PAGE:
Wednesday 27 August 2014

There's reasonable, and then there's not.

So far this week (and it's only Wednesday!) I've written and sold stories about Kakadu, Queensland, Thailand and pets on planes. As always, writing the stories is the easy part - what takes the time is sorting and editing the photos. Usually that's just because of dithering between similar shots, straightening the horizon (sigh), cropping, and fiddling with the exposure. Then they have to be filed, with captions, and a contact sheet made. All a bit tiresome, especially since I know that, more often than not, none of them will be chosen by the editor, entirely for reasons of cost, with a disappointing loss of relevance and impact on the final layout.

With both the Kakadu and Thailand stories, though, there's been an extra and time-consuming step: getting approval. Bangkok hospital's Medical Museum is anxious about respect and human rights, since its exhibits are dead people, there for teaching purposes rather than to be gawped at by curious tourists, some of whom are no doubt freak-show fans who don't give a moment's consideration to the losses behind the exhibits. Although Google is full of images from the various divisions of the museum (and I've added to it myself in this blog), for publication it has to be done properly, which takes time of course. But since I had a story published just a week ago that's been on the paper's files since April last year, maybe that's not important...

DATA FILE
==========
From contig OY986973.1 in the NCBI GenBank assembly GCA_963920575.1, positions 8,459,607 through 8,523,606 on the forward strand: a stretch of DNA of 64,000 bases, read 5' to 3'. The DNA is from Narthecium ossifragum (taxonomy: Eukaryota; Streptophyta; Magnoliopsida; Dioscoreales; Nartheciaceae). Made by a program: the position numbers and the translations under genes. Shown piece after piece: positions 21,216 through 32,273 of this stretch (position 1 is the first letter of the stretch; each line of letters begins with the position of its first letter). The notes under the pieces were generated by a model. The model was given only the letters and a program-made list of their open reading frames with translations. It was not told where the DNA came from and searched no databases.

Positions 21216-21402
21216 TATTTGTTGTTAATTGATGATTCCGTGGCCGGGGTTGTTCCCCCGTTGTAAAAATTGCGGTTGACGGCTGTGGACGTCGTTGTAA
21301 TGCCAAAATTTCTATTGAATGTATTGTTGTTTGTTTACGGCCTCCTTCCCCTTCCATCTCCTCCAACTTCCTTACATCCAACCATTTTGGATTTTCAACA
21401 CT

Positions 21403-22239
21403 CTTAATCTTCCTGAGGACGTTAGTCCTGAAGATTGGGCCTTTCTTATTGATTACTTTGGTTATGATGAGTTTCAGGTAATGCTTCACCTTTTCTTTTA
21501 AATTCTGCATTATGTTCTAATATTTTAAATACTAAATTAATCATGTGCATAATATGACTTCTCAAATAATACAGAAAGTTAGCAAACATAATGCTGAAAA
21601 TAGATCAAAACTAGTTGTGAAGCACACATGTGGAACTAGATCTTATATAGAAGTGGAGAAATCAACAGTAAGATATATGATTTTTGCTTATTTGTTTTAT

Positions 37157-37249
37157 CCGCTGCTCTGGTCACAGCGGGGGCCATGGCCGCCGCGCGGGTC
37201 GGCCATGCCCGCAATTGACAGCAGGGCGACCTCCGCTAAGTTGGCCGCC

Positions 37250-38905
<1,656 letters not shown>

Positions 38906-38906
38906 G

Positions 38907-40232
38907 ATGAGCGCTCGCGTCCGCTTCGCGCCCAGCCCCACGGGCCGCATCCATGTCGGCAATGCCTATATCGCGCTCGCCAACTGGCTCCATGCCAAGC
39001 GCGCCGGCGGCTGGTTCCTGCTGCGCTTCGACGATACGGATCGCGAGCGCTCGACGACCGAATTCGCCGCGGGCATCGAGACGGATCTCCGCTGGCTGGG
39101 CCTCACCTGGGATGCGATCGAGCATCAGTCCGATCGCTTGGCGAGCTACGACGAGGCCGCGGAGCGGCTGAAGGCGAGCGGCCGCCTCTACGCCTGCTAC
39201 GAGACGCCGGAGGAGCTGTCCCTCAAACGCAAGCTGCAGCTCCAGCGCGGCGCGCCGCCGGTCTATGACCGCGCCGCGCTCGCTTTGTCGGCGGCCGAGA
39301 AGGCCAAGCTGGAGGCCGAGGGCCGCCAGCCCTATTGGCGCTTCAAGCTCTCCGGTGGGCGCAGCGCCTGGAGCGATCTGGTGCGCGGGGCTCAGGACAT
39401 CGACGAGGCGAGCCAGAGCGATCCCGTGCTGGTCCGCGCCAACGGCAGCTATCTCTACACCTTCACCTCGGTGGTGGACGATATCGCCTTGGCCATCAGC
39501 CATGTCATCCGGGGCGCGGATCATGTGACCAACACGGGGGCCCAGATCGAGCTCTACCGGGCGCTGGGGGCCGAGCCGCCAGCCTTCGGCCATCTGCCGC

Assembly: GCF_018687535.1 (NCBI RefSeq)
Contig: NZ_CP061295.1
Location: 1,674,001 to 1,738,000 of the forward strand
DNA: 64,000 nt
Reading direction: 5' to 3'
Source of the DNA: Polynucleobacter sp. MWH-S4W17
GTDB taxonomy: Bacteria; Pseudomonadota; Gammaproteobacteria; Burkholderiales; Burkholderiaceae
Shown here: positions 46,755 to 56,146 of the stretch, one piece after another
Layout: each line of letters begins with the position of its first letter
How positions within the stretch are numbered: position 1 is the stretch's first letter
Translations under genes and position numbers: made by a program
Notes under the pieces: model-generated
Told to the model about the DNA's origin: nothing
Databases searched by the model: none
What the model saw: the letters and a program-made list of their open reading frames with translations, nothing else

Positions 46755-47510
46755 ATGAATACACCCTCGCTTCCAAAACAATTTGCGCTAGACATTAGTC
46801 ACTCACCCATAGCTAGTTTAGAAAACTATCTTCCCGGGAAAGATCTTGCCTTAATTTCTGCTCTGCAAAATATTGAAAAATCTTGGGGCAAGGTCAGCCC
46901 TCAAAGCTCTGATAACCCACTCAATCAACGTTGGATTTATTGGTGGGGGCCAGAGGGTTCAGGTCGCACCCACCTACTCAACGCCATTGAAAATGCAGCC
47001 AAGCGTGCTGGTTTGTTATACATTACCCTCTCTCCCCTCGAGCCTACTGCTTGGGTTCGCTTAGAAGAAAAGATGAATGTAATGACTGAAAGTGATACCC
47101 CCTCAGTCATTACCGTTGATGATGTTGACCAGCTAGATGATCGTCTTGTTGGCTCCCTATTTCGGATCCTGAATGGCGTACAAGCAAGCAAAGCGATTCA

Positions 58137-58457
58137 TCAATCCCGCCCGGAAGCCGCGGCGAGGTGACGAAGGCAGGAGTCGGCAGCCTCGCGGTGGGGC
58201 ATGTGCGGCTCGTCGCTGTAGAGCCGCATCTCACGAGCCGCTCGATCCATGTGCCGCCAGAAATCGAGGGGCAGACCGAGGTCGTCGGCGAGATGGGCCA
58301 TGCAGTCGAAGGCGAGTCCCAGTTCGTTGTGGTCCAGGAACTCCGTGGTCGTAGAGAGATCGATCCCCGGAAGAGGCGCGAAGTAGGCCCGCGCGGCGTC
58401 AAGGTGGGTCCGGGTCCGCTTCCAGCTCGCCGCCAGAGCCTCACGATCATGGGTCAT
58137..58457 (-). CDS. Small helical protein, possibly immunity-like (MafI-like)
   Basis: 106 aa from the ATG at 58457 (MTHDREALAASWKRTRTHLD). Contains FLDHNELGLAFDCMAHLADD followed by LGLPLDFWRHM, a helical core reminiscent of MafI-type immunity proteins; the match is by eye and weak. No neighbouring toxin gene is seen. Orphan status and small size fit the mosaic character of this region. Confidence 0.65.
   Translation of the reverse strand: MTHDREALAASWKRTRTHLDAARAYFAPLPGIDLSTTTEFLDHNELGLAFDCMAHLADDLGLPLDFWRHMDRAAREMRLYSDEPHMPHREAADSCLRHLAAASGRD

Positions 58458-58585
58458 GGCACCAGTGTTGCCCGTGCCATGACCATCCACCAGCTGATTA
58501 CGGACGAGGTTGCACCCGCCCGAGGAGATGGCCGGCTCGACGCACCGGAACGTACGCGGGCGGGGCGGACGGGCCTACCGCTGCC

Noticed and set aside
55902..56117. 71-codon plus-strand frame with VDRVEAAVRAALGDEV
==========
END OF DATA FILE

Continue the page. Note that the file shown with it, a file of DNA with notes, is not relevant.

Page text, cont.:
With Kakadu, as for any story about places in Australia with traditional owners, there's a quite remarkable amount of paperwork to be dealt with by media before being allowed in with our cameras and notebooks. In order to encourage the general public to come and enjoy them, and support the local businesses, you understand. Ahem. But that's ok, you don't have to spend much time in the Outback to know that there's an awful lot of making up to be done by the Government to the Aboriginal people. And, to be fair, there are a lot of sacred places that even ordinary tourists are discouraged from going to, and photographing - climbing Uluru is a case in point - so having to submit all your photos for approval is no more than an inconvenience, really.

But not showing images of people swimming in Outback waterholes? Now that's just silly - the official line is that it can never be guaranteed that there isn't a crocodile in there somewhere; and also that jumping into pools is dangerous because of rocks. Well, as our guide Dan said, "Jumping into waterholes is a human right." You can't walk through that desiccated landscape and come across a deep, green, perfect-temperature pool of water and not be expected to jump into it. Come on, already!

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